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The Core of ADSI's Efficiency: The Property Cache

Active Directory Service Interfaces (ADSI) implements a process in which it first writes an object and its properties to an area of memory called the property cache. You then use the IADs interface’s SetInfo method to write the contents of the property cache to the LDAP: namespace in AD. Almost every write operation in ADSI requires a call to the SetInfo method to commit the changes to the directory. You might be wondering why ADSI initially writes changes to the property cache rather than the directory and whether data can become stale as a result.

Why Does ADSI Use the Property Cache?
Writing changes to the property cache is a more efficient use of network bandwidth than writing changes to the directory. ADSI consolidates attribute changes in the property cache, committing the changes only when you call the SetInfo method. However, some exceptions exist. Such important changes as object deletions, password changes, and group membership changes are immediately and automatically committed to the directory and bypass the property cache entirely.

The property cache minimizes network traffic for not only write operations but also read operations. Whenever you bind to an object and request the value of a property, ADSI makes an implicit call to the IADs interface’s GetInfo method to populate the property cache. This operation loads all populated attribute values into the property cache, which lets ADSI service all subsequent calls for values from the property cache rather than the directory. Because ADSI eliminates repeated network traversal, its use of network and system resources is efficient.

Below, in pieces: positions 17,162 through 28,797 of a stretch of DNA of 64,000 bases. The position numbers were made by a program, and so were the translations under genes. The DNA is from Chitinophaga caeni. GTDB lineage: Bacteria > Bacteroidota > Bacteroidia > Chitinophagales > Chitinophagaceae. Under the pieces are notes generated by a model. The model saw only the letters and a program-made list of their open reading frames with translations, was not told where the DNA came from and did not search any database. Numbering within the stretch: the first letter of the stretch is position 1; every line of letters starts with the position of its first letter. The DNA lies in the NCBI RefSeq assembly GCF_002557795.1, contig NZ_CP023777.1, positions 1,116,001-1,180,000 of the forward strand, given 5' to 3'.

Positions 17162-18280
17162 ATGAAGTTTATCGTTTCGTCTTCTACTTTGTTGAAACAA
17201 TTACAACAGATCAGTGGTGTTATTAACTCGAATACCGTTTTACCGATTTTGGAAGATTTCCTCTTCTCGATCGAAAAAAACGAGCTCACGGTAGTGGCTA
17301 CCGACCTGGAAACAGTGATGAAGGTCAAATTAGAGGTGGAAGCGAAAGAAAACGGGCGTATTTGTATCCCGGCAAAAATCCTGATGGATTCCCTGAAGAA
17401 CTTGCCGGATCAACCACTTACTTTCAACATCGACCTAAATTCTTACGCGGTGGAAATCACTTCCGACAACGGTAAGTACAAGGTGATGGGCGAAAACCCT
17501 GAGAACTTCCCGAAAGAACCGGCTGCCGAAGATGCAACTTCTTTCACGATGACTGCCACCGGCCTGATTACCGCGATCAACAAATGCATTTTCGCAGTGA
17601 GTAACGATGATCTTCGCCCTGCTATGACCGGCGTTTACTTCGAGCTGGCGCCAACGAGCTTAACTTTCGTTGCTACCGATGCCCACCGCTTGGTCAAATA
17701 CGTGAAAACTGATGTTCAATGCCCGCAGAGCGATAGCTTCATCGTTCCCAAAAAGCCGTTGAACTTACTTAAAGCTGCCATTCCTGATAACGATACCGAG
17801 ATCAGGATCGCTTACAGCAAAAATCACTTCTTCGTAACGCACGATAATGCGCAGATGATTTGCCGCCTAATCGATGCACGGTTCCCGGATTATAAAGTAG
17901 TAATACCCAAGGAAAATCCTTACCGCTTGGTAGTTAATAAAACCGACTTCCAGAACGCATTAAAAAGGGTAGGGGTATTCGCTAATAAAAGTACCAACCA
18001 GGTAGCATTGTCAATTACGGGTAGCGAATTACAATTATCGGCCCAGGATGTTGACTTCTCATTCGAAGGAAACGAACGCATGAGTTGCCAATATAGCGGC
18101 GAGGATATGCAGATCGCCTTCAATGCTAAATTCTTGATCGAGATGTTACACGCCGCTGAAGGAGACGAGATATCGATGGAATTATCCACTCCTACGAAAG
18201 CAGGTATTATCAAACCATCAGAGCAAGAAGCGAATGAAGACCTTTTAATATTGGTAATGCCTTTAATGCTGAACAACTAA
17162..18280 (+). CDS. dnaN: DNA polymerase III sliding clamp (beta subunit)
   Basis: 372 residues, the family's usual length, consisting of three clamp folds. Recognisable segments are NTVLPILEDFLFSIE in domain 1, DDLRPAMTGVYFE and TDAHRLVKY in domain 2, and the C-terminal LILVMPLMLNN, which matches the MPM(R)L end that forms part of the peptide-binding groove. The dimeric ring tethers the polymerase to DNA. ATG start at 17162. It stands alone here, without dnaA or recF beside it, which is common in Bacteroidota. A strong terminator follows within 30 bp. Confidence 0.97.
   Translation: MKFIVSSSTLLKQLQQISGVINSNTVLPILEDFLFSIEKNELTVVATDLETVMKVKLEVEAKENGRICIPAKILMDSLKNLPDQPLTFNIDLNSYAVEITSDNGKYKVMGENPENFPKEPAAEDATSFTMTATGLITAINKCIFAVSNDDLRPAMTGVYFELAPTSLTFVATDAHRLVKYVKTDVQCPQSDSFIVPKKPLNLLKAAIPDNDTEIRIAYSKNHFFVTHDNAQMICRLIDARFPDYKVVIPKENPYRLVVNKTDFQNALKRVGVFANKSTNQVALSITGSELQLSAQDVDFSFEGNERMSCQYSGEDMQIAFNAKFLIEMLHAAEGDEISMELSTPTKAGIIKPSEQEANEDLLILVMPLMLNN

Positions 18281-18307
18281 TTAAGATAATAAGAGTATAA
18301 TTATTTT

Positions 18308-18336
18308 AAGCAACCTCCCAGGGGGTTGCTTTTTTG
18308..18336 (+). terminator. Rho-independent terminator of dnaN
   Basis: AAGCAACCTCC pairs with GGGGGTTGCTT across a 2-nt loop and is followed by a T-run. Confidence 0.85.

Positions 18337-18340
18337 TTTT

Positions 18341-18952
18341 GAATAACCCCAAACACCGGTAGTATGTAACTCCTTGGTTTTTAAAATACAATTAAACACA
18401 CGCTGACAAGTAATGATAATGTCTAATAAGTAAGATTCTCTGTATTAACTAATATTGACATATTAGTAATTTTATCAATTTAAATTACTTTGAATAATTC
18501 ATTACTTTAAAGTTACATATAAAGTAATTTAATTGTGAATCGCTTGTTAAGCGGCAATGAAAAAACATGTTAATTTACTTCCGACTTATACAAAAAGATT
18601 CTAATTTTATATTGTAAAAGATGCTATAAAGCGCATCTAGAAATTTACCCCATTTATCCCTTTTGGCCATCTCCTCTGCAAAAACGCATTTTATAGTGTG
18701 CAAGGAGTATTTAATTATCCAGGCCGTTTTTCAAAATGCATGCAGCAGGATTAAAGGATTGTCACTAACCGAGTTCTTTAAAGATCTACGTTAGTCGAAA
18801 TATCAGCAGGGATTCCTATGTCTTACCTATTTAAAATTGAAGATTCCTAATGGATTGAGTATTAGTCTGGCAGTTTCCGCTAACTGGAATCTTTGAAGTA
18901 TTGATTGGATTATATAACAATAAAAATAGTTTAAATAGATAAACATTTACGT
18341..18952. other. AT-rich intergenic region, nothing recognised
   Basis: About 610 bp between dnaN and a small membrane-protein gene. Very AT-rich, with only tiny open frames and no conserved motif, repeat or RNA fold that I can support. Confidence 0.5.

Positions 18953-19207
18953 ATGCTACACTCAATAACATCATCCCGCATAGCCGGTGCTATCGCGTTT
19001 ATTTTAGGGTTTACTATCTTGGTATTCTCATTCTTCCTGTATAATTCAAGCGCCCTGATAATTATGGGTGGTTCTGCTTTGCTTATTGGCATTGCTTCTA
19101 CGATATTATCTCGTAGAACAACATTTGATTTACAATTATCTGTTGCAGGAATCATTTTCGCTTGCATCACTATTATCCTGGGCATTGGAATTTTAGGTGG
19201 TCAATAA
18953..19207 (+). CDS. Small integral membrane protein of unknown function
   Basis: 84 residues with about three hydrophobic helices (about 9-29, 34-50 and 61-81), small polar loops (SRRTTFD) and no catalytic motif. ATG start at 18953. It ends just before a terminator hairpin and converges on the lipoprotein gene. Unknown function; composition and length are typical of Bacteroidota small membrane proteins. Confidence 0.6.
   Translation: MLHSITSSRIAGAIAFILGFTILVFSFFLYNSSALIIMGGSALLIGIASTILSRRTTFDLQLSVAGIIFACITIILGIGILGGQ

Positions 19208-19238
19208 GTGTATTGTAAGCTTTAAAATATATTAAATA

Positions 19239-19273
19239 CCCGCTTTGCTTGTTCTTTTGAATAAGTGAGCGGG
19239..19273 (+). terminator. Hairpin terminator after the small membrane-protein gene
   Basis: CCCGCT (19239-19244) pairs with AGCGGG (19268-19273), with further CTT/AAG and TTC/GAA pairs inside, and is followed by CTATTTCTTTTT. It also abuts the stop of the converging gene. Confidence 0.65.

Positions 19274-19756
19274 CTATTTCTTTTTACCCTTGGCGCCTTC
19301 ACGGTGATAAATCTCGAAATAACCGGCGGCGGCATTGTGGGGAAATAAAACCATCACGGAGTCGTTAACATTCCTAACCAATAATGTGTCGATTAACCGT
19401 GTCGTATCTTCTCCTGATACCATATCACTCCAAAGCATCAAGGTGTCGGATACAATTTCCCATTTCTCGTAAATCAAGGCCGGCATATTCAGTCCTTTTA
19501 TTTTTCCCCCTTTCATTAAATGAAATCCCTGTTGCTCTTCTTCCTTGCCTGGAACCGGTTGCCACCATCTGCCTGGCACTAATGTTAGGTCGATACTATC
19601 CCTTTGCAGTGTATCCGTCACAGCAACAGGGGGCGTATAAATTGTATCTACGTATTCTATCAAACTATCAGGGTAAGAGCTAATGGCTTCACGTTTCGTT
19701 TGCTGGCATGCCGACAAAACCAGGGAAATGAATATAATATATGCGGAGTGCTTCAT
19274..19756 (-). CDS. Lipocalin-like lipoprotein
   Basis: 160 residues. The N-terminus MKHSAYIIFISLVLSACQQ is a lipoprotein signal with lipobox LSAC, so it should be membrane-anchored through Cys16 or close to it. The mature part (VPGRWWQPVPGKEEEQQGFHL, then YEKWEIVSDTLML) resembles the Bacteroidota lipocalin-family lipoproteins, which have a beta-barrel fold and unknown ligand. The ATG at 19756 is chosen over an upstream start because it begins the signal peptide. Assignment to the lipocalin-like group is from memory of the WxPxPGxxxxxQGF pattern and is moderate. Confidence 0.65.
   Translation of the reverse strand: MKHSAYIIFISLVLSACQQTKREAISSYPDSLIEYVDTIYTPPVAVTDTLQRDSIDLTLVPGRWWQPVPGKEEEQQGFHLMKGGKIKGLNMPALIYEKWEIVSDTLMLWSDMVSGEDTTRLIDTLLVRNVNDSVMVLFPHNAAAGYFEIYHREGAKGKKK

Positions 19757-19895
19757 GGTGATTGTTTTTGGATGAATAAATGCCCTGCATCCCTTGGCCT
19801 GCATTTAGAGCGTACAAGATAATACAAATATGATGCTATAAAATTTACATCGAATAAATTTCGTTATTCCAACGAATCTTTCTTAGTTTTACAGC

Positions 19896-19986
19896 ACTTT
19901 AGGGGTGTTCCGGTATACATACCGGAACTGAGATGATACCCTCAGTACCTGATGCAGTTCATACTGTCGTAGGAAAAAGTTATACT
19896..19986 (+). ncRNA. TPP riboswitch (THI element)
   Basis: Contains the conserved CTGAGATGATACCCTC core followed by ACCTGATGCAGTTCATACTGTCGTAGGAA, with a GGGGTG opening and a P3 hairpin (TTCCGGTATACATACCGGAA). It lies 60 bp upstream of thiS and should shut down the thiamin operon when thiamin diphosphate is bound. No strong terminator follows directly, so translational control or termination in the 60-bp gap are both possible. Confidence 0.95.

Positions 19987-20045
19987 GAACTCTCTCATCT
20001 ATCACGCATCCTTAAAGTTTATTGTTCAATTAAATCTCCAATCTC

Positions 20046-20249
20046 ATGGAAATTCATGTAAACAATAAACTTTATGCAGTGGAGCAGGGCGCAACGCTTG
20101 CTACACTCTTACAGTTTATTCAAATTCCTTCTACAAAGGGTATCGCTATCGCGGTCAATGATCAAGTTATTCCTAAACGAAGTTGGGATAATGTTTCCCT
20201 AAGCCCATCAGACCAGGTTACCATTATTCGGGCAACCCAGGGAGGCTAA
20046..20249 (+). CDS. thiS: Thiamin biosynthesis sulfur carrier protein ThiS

Can the Data Get Stale?
Whenever administrators discuss caching, a question about whether the data gets stale almost always comes up. To answer this question within the context of ADSI, consider this scenario: An administrator has changed the value of the IADsUser interface’s LastName property from Smith to Jones but hasn’t called the SetInfo method yet. Because ADSI services all subsequent property calls from the property cache, queries for the user’s last name will reflect the new value Jones, even though AD still holds the old value Smith for the User object’s LastName property. Hence, no problem exists.

What if the administrator needs to cancel the change to the property value? If he wants to return the cached value back to Smith, he needs to repopulate the property cache with that value. The administrator could store the Smith value in a variable and use that variable to change the cached value. However, a more elegant approach is to use the IADs interface’s GetInfo or GetInfoEx method to force a cache refresh. Just as ADSI initially populated the property cache with an implicit call to GetInfo, you can make an explicit call to GetInfo to repopulate the cache with the values stored in AD. In many cases, however, you need only roll back one property value, so GetInfoEx presents an even better solution. Using GetInfoEx, you can repopulate the property cache property by property, further conserving network bandwidth.

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